Sandy Effect: Obama Pollster Weighs In

Cornell Belcher told us how storm damage might affect Nov. 6, and how early voting now compares with 2008.

Early voters in Ohio (Christian Science Monitor/Getty Images)
Early voters in Ohio (Christian Science Monitor/Getty Images)

(The Root) — Obama campaign pollster Cornell Belcher, a leading public-opinion researcher, is known for his work on behalf of the Democratic National Committee, which culminated in the “50-state strategy” that helped propel the president to victory in 2008.

The day after Hurricane Sandy finished ravaging the Northeast, he spoke with The Root about the storm’s possible impact on the candidates’ chances and why, in his view, “early voting is outperforming 2008.”

The Root: Sandy wreaked havoc on people’s lives and the infrastructure of several states. How will it affect the elections?  

Cornell Belcher: Sandy did most of its damage to the bluest states of New York, New Jersey and Connecticut. It did very little damage in the purple states like Virginia, North Carolina and Florida. You’re not going to see much impact on voters going to polls because of structural damage. If you look at where early voting is the focal point of the election — Florida, Ohio, North Carolina, Iowa and Virginia — those are states that were the least damaged, if at all, by the hurricane, and there is no indication that the early vote is falling off.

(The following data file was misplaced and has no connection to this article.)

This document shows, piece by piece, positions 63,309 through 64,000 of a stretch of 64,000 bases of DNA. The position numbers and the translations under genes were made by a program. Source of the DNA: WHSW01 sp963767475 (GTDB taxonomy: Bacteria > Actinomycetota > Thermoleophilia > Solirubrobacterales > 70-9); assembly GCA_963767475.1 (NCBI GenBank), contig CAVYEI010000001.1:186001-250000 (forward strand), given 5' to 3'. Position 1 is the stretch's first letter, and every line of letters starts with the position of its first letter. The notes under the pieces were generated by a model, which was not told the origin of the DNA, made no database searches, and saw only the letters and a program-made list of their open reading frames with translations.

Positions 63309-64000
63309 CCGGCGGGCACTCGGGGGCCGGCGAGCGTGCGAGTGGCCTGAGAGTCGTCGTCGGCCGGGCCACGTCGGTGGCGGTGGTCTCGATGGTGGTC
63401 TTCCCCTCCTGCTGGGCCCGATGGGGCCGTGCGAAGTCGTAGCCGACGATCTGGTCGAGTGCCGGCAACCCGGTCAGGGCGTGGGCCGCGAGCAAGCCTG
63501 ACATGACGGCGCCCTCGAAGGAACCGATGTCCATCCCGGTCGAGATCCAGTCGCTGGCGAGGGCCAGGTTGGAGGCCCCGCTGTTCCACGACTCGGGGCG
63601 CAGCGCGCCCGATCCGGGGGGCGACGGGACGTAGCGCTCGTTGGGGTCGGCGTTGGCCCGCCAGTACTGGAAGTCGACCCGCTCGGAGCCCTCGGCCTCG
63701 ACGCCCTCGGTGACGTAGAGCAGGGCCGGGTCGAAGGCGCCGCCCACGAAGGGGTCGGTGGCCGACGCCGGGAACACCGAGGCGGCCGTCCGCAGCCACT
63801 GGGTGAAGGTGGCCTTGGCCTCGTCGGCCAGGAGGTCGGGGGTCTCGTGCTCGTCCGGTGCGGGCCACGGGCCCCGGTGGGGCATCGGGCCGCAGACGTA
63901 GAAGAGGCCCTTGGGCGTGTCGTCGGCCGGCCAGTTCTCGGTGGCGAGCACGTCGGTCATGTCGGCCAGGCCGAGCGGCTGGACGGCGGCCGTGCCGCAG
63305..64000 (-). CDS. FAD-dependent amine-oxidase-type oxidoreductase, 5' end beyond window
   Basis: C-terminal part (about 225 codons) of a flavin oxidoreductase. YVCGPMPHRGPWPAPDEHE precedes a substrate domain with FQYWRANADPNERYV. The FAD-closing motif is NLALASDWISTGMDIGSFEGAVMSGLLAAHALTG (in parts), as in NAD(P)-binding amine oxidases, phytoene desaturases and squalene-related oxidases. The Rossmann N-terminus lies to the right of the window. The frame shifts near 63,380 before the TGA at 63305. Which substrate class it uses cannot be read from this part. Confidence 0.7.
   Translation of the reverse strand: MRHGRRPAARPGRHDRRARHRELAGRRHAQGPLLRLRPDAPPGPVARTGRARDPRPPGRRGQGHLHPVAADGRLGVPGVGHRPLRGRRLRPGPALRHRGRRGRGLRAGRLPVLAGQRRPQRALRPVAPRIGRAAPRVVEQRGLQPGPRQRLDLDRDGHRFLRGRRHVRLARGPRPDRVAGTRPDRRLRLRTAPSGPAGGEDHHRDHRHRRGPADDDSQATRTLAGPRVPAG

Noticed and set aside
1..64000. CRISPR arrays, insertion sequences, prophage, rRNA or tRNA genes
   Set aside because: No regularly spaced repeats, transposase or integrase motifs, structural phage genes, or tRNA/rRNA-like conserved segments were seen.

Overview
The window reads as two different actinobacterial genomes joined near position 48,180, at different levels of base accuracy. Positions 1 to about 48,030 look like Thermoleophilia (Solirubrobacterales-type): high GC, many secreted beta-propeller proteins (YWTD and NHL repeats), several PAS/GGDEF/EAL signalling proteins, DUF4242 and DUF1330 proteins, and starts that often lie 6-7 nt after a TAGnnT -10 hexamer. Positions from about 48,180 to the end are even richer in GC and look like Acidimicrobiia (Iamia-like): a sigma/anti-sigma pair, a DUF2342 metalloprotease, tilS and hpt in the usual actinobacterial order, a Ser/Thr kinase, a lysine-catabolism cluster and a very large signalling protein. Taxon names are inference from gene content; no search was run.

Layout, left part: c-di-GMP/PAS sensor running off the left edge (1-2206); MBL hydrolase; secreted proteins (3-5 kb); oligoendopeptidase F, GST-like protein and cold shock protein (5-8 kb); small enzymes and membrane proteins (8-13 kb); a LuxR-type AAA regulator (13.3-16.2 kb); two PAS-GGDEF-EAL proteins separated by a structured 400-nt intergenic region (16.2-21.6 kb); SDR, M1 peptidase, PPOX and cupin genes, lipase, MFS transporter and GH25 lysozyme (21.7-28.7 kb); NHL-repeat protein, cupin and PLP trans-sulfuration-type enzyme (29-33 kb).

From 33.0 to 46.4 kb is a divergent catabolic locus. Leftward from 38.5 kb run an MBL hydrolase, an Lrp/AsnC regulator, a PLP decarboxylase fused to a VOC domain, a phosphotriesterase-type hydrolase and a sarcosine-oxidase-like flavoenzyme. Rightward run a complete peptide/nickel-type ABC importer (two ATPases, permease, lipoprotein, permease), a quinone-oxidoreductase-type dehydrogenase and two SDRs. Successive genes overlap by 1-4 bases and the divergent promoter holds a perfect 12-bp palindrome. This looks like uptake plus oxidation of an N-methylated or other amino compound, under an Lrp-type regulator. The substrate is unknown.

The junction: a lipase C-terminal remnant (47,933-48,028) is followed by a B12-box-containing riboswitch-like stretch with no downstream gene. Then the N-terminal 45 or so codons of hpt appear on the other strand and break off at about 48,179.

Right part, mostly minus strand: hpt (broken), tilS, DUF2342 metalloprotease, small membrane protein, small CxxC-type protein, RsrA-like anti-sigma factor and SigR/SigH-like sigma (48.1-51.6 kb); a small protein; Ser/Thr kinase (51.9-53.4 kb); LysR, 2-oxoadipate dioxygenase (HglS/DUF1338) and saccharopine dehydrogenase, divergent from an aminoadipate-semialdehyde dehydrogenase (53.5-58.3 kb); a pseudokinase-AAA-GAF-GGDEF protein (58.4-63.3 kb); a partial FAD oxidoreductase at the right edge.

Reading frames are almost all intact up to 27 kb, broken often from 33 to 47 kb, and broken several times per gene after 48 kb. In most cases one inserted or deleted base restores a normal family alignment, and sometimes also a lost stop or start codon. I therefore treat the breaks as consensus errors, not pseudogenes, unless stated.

TR: Will President Obama being commander in chief during a crisis have a greater impact on swing-state voters than campaigning in those states?

CB: I think it bakes the image in. It reinforces the president’s strong leadership and competence, something George W. Bush lost the moment Katrina hit and voters saw him not responding in a way that showed leadership. President Obama’s performance sends the message that voters can trust this president when something goes down. Even one of Romney’s chief spokespeople, the governor of New Jersey, has said over and over again what an excellent job the president is doing.

TR: What a difference a year makes. Last year Gov. Chris Christie said that Obama “has no idea how to use executive power.” He castigated the president for being a “bystander in the Oval Office” preparing to “divide our nation to achieve re-election.” Now it’s practically a lovefest, with them touring together and backslapping each other. Christie called the president “outstanding.” What happened?